Sound Transit completes 14-plus miles of continuous light rail track
Sound Transit officials today made the final connections joining more than 14 miles of continuous light rail tracks.
“For the first time we have an unbroken stretch of light rail track from downtown Seattle to the Sea-Tac International Airport area,” said Sound Transit Board Chair and Seattle Mayor Greg Nickels as he led Board members in fastening the final track bolts. “We’re one major step closer to testing trains in Rainer Valley later this summer and running them all the way to Tukwila.”
Today’s connection finishes the track that southbound light rail trains will travel on between Westlake Station in downtown Seattle and Sea-Tac International Airport when the line opens in 2009. Crews will continue work on the northbound track and the last portion of track leading into Airport Station.
Central Link light rail construction began in late 2003 and recently passed the 90 percent completion mark and remains on schedule to begin service between downtown Seattle and Sea-Tac International Airport in 2009.
Light rail trains began making test runs between Sound Transit’s Operations and Maintenance Facility in SODO and the Downtown Seattle Transit Tunnel last fall. With those rails now connected to the tracks running through Beacon Hill and into the Rainer Valley, light rail trains can stretch their test run further south through Rainier Valley all the way to Tukwila Station by the end of this summer.
More than 6.5 million work hours have gone into light rail construction since the project broke ground – work performed by union laborers, equipment operators, carpenters, ironworkers, masons, bricklayers, teamsters, electricians, plumbers and painters.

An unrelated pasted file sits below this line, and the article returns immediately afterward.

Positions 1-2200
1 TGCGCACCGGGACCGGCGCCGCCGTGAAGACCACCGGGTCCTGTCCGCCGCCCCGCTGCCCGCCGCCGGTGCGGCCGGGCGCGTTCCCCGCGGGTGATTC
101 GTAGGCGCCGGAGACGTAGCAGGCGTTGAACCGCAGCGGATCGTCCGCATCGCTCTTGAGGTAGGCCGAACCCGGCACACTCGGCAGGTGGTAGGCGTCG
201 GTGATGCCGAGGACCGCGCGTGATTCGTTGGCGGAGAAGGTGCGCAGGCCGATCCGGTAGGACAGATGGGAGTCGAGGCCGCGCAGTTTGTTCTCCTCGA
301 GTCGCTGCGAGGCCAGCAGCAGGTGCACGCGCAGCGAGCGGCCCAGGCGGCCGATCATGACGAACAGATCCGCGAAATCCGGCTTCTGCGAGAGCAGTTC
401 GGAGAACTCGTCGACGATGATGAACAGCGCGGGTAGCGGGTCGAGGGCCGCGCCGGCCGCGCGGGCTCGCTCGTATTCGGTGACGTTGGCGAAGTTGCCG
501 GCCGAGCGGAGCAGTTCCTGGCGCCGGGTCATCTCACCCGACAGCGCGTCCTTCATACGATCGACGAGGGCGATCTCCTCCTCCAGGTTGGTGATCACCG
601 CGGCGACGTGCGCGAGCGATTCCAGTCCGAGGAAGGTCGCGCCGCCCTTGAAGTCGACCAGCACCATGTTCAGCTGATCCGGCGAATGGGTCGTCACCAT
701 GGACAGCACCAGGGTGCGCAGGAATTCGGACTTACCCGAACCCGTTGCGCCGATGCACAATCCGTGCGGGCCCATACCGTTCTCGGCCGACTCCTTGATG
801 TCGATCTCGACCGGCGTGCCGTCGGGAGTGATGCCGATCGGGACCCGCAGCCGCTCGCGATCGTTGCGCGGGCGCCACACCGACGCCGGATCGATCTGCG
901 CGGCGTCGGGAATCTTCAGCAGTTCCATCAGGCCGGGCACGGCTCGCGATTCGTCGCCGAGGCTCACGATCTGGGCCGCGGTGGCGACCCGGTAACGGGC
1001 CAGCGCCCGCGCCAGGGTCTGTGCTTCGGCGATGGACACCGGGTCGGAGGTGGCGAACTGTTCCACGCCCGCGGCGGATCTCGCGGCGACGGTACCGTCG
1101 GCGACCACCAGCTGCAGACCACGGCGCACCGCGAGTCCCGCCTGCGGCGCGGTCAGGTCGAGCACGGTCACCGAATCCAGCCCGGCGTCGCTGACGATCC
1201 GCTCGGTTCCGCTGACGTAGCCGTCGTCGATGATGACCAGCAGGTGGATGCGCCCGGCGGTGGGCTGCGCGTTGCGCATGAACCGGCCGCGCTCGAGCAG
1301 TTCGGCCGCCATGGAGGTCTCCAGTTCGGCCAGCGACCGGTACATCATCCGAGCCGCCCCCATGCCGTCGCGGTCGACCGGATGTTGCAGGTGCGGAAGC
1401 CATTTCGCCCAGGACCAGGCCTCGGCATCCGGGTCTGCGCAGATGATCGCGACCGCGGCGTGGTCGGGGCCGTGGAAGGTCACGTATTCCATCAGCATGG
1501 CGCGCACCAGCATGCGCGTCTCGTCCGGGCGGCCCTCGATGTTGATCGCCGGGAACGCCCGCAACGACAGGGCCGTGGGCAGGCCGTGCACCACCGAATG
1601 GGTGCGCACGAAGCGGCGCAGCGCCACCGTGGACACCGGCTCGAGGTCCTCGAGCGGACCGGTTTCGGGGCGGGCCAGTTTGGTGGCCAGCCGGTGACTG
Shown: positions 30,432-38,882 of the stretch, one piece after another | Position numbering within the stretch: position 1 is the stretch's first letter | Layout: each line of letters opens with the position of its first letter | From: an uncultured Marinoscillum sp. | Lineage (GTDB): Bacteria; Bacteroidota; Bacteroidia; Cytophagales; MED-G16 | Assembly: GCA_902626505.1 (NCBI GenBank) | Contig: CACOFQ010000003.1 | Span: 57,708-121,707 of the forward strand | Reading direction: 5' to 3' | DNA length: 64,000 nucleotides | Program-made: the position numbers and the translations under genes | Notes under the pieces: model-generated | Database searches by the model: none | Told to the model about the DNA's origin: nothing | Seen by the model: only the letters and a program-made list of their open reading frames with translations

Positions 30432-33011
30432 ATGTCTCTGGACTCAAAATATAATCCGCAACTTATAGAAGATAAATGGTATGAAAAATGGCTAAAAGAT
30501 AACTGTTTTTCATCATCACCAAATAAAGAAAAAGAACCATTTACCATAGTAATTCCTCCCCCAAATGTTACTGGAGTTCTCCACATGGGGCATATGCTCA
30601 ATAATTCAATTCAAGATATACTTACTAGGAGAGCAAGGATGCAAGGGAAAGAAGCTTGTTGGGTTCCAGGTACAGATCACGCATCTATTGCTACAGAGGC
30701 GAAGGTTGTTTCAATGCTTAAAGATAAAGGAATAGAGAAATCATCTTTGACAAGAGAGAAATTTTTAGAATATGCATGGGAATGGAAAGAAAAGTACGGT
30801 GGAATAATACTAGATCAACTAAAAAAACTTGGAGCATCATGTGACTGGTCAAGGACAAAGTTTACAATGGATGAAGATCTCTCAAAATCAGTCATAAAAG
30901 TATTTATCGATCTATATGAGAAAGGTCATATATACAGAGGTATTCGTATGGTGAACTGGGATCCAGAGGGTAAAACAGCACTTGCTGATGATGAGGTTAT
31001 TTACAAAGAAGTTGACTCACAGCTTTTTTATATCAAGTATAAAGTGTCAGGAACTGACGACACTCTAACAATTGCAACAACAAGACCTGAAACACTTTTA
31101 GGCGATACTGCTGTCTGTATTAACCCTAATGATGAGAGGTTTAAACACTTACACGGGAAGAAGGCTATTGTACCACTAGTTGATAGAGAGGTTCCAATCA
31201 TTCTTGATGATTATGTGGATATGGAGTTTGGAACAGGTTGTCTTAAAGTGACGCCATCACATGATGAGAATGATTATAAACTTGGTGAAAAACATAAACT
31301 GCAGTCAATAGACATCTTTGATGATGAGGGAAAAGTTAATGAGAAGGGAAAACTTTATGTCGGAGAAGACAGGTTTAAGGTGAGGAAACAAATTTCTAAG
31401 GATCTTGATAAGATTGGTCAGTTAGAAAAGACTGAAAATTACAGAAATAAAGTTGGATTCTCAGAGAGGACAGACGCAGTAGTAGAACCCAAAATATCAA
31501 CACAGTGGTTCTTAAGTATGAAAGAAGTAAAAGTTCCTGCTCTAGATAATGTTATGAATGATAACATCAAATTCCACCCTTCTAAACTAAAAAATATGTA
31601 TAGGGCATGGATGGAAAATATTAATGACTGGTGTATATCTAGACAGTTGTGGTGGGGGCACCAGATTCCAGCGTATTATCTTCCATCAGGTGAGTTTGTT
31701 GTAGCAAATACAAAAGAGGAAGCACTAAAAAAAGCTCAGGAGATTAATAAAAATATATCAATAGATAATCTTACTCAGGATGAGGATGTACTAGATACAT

Each weekday Sound Transit carries more than 50,000 riders on ST Express regional buses, Sounder commuter rail and Tacoma Link light rail. That number will more than double by 2020 following start of Link light rail service between Downtown Seattle and the airport in 2009.
Expansion of Link light rail between downtown and the University of Washington is slated to begin this year and be completed in 2016. University Link is projected to nearly triple the regional light rail system’s ridership to more than 114,000 a day by 2030.
Voters will determine future growth of Sounder and other regional transit services through a future mass transit ballot measure. The Sound Transit Board is currently considering the priorities and timing for a future ballot measure to continue expanding the regional transit system with more Link light rail, Sounder commuter rail, and ST Express bus service. Sound Transit is seeking public input on system expansion options through a series of public meetings and web and phone questionnaires. Please see www.soundtransit.org/future for more information.
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Sound Transit’s regional network of express buses, commuter rail, light rail and transit facilities connects communities in King, Pierce and Snohomish counties.